New Mexico Building a 20-Square-Mile Empty City in Which to Test Renewable Energy

In the old West, ghost towns often formed from catastrophe, when natural or economic disasters led occupants to abandon their … Continued

In the old West, ghost towns often formed from catastrophe, when natural or economic disasters led occupants to abandon their homes and buildings in search of better options. But in the new West, one purposefully-built ghost town will a center of opportunity.

New Mexico will soon be home to a 20-square-mile mock city, complete with highways, houses and commercial buildings. Structures will be erected to model various styles, old and new, to make it more realistic. Its Stephen King-esque name, The Center, seems fitting of a city that will be home to no one.

The $200 million city will be used to test new renewable energy infrastructure, smart grids, traffic systems, wireless networks and more, according to Washington, D.C.-based tech firm Pegasus Global Holdings. The company announced plans Tuesday to build the ghost town on state-owned land somewhere in New Mexico, according to the Associated Press. It would be located either in the Albuquerque-Santa Fe corridor or near Las Cruces, near the borders with Mexico and Texas.

The project, which the company says will be the first of its kind in the U.S., will let research institutions and private companies test new technologies in a real-world setting. Although there will be no human occupants, buildings could be tested just as they would if people were using them — different thermostat settings among neighbors would impact how a smart grid modulates energy, for instance. This would be more useful than simply using computer simulations in a lab.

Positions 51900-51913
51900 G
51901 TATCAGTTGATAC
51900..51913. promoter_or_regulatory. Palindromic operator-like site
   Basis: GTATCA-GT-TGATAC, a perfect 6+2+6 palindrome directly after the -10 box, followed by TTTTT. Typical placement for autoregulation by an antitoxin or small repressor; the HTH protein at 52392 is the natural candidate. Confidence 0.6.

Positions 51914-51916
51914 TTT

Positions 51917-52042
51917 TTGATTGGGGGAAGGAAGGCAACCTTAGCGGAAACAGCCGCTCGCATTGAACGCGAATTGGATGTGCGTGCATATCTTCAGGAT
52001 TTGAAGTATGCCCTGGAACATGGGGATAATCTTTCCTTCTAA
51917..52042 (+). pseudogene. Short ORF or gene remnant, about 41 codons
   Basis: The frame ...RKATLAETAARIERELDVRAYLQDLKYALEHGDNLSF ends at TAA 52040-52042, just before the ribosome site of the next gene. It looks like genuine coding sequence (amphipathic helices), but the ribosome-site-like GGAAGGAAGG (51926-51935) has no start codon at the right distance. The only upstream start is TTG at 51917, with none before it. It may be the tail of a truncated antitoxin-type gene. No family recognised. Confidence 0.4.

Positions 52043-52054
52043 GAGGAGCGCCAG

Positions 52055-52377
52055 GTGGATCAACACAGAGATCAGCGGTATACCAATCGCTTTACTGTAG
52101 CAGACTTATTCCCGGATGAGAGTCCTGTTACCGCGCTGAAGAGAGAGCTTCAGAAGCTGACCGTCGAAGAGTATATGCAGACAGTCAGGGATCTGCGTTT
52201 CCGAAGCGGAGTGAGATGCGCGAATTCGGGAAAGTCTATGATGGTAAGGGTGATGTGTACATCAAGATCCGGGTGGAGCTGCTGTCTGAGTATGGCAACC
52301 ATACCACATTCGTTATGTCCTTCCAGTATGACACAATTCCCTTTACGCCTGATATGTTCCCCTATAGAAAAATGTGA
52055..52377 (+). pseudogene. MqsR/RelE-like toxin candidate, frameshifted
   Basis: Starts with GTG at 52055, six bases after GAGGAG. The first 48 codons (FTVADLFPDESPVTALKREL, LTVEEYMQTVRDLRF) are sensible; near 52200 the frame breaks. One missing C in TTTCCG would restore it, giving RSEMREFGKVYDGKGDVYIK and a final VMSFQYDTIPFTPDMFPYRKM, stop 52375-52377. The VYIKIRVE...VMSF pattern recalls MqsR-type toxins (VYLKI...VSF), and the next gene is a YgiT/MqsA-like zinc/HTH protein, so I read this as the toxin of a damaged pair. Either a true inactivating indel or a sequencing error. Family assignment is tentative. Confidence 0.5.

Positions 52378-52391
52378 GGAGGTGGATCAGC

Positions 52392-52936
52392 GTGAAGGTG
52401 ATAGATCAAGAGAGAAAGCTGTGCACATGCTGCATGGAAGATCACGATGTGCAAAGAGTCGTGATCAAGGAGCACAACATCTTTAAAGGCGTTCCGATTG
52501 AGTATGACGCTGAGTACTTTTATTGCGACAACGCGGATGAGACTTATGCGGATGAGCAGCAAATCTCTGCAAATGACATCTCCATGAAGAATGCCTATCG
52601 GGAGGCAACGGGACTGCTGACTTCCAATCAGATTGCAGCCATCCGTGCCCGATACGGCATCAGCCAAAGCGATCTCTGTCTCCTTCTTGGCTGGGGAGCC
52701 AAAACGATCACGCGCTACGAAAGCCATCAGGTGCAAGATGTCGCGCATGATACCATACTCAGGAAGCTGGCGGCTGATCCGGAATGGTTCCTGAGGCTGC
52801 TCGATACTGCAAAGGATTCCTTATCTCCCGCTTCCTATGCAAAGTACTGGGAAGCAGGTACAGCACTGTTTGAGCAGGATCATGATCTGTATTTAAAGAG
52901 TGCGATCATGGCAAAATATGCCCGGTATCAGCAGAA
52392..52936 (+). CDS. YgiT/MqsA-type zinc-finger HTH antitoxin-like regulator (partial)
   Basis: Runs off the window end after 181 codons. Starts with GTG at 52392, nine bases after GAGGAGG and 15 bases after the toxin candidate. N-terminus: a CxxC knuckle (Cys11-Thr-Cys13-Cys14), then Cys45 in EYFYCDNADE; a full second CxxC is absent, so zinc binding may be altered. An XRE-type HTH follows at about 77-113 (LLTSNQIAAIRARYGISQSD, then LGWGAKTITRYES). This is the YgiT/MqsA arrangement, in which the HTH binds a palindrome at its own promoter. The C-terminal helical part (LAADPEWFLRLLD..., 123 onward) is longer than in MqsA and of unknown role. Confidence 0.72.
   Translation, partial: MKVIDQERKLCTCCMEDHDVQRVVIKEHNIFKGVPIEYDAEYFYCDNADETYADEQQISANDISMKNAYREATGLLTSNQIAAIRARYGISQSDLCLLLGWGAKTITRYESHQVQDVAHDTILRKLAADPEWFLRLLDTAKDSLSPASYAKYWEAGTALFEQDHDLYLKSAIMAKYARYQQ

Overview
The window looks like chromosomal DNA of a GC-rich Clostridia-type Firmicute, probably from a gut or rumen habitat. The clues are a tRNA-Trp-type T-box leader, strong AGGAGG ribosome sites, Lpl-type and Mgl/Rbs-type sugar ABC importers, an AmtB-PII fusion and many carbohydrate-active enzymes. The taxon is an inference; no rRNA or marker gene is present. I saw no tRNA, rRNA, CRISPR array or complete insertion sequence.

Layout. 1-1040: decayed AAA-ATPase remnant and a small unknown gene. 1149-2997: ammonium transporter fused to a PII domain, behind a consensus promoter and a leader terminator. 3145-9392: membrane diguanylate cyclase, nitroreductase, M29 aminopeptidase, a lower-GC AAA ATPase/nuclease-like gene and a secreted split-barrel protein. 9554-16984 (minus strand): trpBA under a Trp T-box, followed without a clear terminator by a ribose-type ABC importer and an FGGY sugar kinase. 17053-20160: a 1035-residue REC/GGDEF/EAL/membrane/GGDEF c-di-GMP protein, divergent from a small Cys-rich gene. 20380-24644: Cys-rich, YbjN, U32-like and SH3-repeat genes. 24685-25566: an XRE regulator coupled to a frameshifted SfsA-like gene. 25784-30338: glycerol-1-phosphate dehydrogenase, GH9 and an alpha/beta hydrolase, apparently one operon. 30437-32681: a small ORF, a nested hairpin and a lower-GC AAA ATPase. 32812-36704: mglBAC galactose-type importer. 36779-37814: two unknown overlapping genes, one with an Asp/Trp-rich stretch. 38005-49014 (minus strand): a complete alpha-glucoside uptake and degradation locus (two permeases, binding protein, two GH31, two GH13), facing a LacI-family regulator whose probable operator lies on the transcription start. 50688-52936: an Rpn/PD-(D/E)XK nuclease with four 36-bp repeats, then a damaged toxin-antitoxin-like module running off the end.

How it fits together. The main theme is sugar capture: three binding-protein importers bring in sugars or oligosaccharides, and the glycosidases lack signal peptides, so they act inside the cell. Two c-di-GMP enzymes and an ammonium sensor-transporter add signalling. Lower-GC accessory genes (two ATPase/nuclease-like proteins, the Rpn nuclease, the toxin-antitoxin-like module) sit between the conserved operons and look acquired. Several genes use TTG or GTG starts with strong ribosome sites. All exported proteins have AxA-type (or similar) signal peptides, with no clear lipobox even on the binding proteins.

The Center’s presence in New Mexico ensures it will be close (at least fairly close, it’s the West) to the state’s lineup of federal labs and research centers, from Los Alamos to Sandia to White Sands Missile Range.

The Center would make money by charging researchers to use the facilities, according to CEO Bob Brumley. It would also sublease some of its state land for the development of a non-ghost town at its perimeter, where living humans visiting The Center could come to stay and eat.

New Mexico state leaders have been working with Pegasus for 18 months, the AP reported. Brumley is in the process of selecting a site for the ghost town, but it will be a few months before everything is final.

Washington Post